The EU needs a bigger playing field – not a level playing field
Think tank: Centre for European Reform
Author(s): Zach Meyers
September 1, 2022
This report from UK think tank the Centre for European Reform looks at whether ‘level playing field’ tools can be repurposed to help deliver new priorities.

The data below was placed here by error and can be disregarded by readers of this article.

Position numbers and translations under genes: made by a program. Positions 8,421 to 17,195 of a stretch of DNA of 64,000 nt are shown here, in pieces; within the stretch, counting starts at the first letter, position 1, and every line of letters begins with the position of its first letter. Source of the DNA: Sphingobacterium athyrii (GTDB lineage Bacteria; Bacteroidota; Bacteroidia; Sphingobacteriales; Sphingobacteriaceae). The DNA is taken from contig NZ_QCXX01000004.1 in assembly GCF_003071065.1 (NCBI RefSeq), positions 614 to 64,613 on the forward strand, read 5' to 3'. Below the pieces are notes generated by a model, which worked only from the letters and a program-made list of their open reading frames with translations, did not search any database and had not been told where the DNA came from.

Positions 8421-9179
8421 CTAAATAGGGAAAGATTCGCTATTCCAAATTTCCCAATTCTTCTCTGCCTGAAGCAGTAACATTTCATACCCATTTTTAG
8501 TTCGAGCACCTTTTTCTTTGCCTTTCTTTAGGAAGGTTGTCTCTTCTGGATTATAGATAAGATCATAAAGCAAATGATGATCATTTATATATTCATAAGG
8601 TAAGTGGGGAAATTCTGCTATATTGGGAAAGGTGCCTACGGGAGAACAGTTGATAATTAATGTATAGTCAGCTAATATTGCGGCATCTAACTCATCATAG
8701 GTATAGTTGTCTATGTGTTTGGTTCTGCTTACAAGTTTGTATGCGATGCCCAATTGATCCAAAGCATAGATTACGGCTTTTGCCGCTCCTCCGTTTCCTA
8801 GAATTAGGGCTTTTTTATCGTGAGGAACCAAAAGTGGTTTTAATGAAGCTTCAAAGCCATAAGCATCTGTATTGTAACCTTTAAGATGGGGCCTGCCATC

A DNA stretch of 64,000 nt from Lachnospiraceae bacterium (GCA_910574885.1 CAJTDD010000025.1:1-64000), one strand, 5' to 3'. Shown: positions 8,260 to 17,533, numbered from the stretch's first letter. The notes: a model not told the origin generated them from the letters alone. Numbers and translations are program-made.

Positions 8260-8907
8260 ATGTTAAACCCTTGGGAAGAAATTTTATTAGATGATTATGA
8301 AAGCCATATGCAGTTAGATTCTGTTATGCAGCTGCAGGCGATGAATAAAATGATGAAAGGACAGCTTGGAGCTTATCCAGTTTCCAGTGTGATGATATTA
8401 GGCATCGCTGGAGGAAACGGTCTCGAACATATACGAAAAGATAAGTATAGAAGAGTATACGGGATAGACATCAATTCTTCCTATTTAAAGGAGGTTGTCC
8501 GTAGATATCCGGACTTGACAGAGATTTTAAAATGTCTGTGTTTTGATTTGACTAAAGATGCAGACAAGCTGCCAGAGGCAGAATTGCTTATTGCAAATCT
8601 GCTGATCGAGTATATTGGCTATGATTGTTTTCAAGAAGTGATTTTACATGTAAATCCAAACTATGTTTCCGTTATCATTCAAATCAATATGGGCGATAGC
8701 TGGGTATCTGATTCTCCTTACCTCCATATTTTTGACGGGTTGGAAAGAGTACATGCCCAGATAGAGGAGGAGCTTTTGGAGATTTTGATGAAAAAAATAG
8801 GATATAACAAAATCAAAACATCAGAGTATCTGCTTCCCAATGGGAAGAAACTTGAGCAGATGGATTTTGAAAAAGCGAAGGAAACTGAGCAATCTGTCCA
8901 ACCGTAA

Policy-makers in Brussels and EU capitals are increasingly worried that other countries are taking unfair advantage of the EU’s open markets. They fret that EU firms are disadvantaged. In European markets, EU firms must compete with foreign firms who benefit from state support; and in foreign markets, EU firms are often locked out by protectionist regulations. The EU has had enough. It is finalising a toolkit which it hopes will level the playing field, by limiting some foreign firms’ access to European markets. In this Centre for European Reform policy brief, ‘The EU needs a bigger playing field – not a level playing field’, senior research fellow Zach Meyers describes the EU’s forthcoming tools, which include the Foreign Subsidies Regulation and the International Procurement Instrument. These tools were originally envisaged to make trade and investment between the EU and China more fair. But the West’s rivalry with China is growing. The EU now has different priorities – it is focused on reducing its dependencies and building economic partnerships with countries that pose less political risk. The policy brief assesses whether the ‘level playing field’ tools can be repurposed to help deliver the EU’s new priorities. It explains that the tools risk weakening the EU’s internal market, by hindering beneficial inward investment and making the EU a less attractive destination for trade. However, these risks could be worthwhile if the tools open up new opportunities for EU firms in countries like the US and India. To minimise the risks and maximise the benefits of the new tools, the European Commission needs the flexibility to use them surgically and strategically, where they have the best chance of reversing economic protectionism in other countries. Fortunately, the tools are not as indiscriminate and inflexible as they first appear. However, the EU law-making institutions should tweak many of the proposals, to give the Commission more scope to compromise with foreign countries and take their interests into account. Without these changes, other countries may view the EU as dictating their sovereign policy choices. That would increase the risk of economic retaliation against the EU.